A roundup of some of the content published today by Brookings.
- Billionaires. A book by and a podcast with Darrell West on the upper crust and why they are not like the rest of us.
- Time to give Ukraine defensive weapons. On the eve of Ukrainian President Poroshenko’s visit to the U.S., Steven Pifer and Strobe Talbott argued that President Obama should say “yes” to his request for U.S. military assistance.
- Public school teacher tenure. Matt Chingos analyzes whether challenges to teacher tenure laws, if successful, will lead to improvements in education.
- China, India, and the U.S. … inside out. In the first of a series of posts, Bill Antholis looks at the inner workings and complex bilateral relationships of the three countries which contain two-fifths of the world’s people and GDP.
- An economist’s perspective on U.S. student loans. Susan Dynarski provides an economic perspective on student debt in the United States, including addressing the question of whether there is a debt crisis.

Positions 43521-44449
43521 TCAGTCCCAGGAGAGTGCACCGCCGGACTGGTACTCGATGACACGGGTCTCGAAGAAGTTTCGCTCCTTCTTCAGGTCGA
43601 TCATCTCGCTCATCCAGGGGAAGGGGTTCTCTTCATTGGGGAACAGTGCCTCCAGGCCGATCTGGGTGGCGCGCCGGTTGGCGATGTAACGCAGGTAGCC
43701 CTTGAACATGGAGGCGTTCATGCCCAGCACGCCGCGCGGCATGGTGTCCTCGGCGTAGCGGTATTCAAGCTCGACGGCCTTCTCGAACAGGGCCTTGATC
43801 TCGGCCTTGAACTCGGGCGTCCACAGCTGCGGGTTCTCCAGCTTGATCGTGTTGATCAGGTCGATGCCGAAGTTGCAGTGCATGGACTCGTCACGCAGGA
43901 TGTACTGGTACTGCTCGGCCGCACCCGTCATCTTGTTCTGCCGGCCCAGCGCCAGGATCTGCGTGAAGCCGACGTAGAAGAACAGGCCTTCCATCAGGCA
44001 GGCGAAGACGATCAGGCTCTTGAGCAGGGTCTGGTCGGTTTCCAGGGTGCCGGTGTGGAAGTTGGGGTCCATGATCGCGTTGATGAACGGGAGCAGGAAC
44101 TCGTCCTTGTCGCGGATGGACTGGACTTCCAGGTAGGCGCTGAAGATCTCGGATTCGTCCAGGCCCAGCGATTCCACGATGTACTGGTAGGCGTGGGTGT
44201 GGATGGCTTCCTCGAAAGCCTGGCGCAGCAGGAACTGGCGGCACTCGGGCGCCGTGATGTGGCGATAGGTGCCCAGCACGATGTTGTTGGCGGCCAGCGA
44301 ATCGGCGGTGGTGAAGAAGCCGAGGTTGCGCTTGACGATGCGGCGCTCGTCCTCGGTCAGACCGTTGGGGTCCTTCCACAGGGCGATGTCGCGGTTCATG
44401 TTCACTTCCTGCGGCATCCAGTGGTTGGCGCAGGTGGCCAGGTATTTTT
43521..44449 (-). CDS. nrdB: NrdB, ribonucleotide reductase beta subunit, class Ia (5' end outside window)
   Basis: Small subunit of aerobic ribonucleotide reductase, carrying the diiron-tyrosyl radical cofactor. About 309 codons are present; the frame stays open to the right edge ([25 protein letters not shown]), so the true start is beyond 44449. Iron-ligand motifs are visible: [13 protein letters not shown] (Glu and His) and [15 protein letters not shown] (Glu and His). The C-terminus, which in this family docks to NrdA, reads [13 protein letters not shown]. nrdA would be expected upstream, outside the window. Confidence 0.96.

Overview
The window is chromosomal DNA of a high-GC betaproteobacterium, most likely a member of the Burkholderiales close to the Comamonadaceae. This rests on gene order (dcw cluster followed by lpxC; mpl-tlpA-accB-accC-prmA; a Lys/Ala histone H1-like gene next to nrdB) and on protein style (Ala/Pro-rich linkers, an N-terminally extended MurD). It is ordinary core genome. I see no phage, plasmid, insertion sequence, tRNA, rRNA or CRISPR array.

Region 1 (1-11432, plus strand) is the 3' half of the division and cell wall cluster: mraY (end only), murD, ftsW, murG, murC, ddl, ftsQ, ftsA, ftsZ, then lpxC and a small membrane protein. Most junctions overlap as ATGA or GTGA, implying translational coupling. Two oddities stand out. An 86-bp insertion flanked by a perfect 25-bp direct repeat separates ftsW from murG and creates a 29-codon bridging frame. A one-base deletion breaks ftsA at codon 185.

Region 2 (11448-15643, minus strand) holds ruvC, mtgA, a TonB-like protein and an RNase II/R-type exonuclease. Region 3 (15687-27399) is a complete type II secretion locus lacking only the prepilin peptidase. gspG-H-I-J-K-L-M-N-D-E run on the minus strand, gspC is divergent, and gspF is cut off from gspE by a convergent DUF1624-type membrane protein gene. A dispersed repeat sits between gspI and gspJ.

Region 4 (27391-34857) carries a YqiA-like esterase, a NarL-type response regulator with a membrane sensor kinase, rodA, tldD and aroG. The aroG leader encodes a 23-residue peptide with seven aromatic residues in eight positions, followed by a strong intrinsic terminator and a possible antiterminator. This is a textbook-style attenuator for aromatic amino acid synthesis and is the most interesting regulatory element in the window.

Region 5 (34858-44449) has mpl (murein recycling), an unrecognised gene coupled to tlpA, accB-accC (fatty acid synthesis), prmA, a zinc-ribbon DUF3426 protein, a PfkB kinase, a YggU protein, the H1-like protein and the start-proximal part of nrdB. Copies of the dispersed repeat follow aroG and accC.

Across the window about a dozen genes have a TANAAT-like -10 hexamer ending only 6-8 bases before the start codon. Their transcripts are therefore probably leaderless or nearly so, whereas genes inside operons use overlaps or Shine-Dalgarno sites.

- Why humanitarians should pay attention to the climate change summit. Elizabeth Ferris expresses her hope that the upcoming UN Climate Change Summit and the processes leading up to the World Humanitarian Summit in 2016 will be an opportunity for both sets of actors to examine the humanitarian impacts of climate change.
- Top 10 global hometowns of America’s foreign students. Neil Ruiz shows how American education has become a global commodity.
Charmaine Crutchfield contributed to this post.
[The resignation of assistant secretary of state for European and Eurasian affairs Wess Mitchell] is surprising news, which seems to have caught everyone off guard. He doesn’t appear to have shared this news with his ambassadors, who were in Washington last week for a global chiefs of mission conference. His deputy is also slated to retire soon, which raises question of near term leadership on European policy at a time of challenges there.